Moving away from fossil fuels towards long-lasting and ecologically sustainable alternatives situated within a local community setting.
It is crucial to develop localised solutions to meeting a community’s needs, because the less you have to rely on external provision the more resilient your community becomes. Transition Communities seek to develop new ideas and implement existing methods for reducing energy usage and their current reliance on long supply chains that are totally dependent on fossil fuels for the creation, production and distribution of essential items.
“These communities have started up projects in areas of food, transport, energy, education, housing, waste, and arts etc., as small-scale local responses to the global challenges of climate change, economic hardship and shrinking supplies of cheap energy. Together, these small-scale responses make up something much bigger, and help show the way forward for governments, business and the rest of us.” (Transition network)
These movements are part of a network that shares ideas and initiatives in order to develop the transition movement further and to help create resilience in the coming post-oil world. It is about looking at problems pragmatically and producing workable solutions that are easy to implement. Transition projects also seek to be inclusive, respect diversity and accept differences of opinion so that the movements reflect the voices of the people involved. At present (2011) there are over 40 Transition Towns in the UK, with more signing-up on a weekly basis as the movement gathers momentum against a background of peak oil and the decline in other precious resources.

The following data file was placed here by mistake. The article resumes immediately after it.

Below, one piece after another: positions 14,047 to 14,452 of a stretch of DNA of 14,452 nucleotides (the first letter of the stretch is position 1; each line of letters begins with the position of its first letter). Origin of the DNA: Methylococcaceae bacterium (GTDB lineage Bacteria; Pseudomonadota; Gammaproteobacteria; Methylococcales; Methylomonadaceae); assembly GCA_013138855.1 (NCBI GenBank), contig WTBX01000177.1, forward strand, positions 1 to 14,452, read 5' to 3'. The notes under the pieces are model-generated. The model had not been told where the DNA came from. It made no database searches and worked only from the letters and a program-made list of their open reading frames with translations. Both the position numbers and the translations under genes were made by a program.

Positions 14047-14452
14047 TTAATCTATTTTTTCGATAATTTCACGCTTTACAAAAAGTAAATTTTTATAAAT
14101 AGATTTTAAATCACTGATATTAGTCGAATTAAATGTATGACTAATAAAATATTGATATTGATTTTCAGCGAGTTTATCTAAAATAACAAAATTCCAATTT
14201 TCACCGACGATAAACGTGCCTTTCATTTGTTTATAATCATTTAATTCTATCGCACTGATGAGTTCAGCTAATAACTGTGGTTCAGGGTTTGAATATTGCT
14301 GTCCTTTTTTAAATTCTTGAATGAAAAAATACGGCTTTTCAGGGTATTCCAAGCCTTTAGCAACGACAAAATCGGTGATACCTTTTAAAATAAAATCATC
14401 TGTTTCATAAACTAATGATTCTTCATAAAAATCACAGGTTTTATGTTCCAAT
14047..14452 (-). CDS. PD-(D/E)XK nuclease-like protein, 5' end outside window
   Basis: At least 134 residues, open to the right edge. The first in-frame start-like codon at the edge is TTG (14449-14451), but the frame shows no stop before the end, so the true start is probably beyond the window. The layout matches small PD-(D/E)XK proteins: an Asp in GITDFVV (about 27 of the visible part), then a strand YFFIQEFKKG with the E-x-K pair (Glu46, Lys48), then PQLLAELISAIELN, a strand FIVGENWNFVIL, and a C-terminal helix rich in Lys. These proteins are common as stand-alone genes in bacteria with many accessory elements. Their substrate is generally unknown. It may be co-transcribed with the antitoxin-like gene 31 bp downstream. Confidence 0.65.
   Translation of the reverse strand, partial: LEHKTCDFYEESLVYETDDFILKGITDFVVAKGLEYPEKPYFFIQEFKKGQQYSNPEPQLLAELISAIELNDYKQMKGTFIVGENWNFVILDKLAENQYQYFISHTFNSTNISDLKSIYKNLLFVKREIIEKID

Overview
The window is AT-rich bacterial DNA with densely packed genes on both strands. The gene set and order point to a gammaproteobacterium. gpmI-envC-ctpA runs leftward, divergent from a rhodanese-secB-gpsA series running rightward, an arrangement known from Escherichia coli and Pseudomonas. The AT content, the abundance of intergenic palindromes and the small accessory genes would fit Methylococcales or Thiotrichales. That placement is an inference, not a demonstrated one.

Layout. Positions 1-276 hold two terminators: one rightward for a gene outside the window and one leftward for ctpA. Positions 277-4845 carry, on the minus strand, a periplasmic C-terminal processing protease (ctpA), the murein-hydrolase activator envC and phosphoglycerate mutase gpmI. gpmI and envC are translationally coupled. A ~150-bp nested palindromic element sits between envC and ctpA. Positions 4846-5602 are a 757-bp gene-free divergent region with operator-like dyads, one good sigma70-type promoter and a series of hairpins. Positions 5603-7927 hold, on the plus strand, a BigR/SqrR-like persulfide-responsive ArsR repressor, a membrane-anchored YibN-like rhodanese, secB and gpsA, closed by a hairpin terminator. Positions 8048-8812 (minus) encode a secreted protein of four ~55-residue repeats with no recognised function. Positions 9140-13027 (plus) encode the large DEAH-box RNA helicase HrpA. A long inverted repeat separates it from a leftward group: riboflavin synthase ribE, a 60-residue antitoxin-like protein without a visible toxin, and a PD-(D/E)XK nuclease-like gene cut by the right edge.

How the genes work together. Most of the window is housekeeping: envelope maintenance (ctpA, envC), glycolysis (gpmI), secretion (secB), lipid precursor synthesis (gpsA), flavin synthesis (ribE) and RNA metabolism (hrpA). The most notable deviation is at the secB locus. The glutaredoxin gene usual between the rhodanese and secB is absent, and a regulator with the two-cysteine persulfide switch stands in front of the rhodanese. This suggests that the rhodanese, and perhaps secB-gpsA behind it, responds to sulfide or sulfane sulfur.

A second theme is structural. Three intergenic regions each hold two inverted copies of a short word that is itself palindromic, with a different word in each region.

The following highlights how the transitions movement is attempting to address some of the issues. The development of these schemes and projects adhere to the essence of permaculture principles:
“Firstly to preserve what is best, secondly to enhance existing systems, and lastly to introduce new elements” (Whitefield, p.4)
Food is an important area of provision with the Transition Movement as it crucial to be able to feed communities. Some of the ways the movement has sought to address this is through establishing local food growing projects, urban orchards, back yard permaculture, seed swap events, community allotments and other such initiatives that focus on community supported agriculture as key methods of developing and maintaining local food supplies. These are practical, local solutions to food supply.